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President Donald Trump put forth a good number of lofty promises on healthcare on the 2016 campaign trail. A new analysis released Tuesday reveals there’s only one way to achieve them: Enact a single-payer, Medicare-for-All system.
In their paper, published in the Annals of Internal Medicine, health policy experts Drs. Steffie Woolhandler and David Himmelstein show that plans put forth by House Speaker Paul Ryan or Health and Human Services Secretary Tom Price are “unlikely” to meet Trump’s campaign promises of more coverage, better benefits, and lower costs. (Indeed, even administrative tweaks announced last week by the Trump administration appeared to undercut those promises, as Common Dreams reported.)
But “single-payer reform could,” write the co-founders of Physicians for a National Healthcare Program (PNHP). “Such reform would replace the current welter of insurance plans with a single, public plan covering everyone for all medically necessary care—in essence, an expanded and upgraded version of the traditional Medicare program.”
Such reform, also known as Medicare-for-all, could save $504 billion annually on healthcare bureaucracy, they say, plus an additional $113 billion “could come from adopting the negotiating strategies that most nations with national health insurance use, which pay approximately one half what we do for prescription drugs.”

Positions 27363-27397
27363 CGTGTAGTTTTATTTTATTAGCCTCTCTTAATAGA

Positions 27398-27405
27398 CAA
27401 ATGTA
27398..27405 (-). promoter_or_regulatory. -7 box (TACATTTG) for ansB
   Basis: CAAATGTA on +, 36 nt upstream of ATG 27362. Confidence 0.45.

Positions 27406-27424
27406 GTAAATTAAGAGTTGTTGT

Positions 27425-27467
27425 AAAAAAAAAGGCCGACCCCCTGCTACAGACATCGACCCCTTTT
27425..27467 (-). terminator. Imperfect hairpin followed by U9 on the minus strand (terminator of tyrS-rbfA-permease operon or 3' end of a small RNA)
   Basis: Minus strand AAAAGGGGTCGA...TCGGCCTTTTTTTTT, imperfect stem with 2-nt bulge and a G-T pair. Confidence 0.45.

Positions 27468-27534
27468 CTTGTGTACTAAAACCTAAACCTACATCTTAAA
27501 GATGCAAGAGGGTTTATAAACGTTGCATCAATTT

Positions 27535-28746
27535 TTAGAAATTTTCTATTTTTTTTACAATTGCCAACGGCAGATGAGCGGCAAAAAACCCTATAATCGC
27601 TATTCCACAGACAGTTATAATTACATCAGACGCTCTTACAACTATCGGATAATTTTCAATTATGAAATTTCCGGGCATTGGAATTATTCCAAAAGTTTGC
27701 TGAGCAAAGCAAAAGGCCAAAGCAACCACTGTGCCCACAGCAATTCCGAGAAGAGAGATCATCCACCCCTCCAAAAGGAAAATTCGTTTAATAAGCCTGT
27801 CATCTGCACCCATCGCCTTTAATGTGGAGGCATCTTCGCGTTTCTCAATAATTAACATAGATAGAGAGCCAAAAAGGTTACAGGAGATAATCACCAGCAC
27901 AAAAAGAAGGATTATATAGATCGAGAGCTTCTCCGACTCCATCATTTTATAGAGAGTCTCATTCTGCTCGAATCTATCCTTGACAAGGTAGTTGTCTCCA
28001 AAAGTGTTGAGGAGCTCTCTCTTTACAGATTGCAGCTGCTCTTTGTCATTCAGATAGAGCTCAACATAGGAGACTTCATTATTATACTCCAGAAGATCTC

These savings would offset the cost of expanding insurance to the 26 million who remain uninsured despite the Affordable Care Act (ACA), as well as “plugging the gaps in existing coverage—abolishing co-payments and deductibles [and] covering such services as dental and long-term care that many policies exclude.”
“We’re wasting hundreds of billions of healthcare dollars on insurance paperwork and profits,” said Woolhandler on Tuesday. “Private insurers take more than 12 cents of every premium dollar for their overhead and profit, as compared to just over two cents in Medicare. Meanwhile, 26 million are still uninsured and millions more with coverage can’t afford care. It’s time we make our healthcare system cater to patients instead of bending over backward to help insurance companies.”
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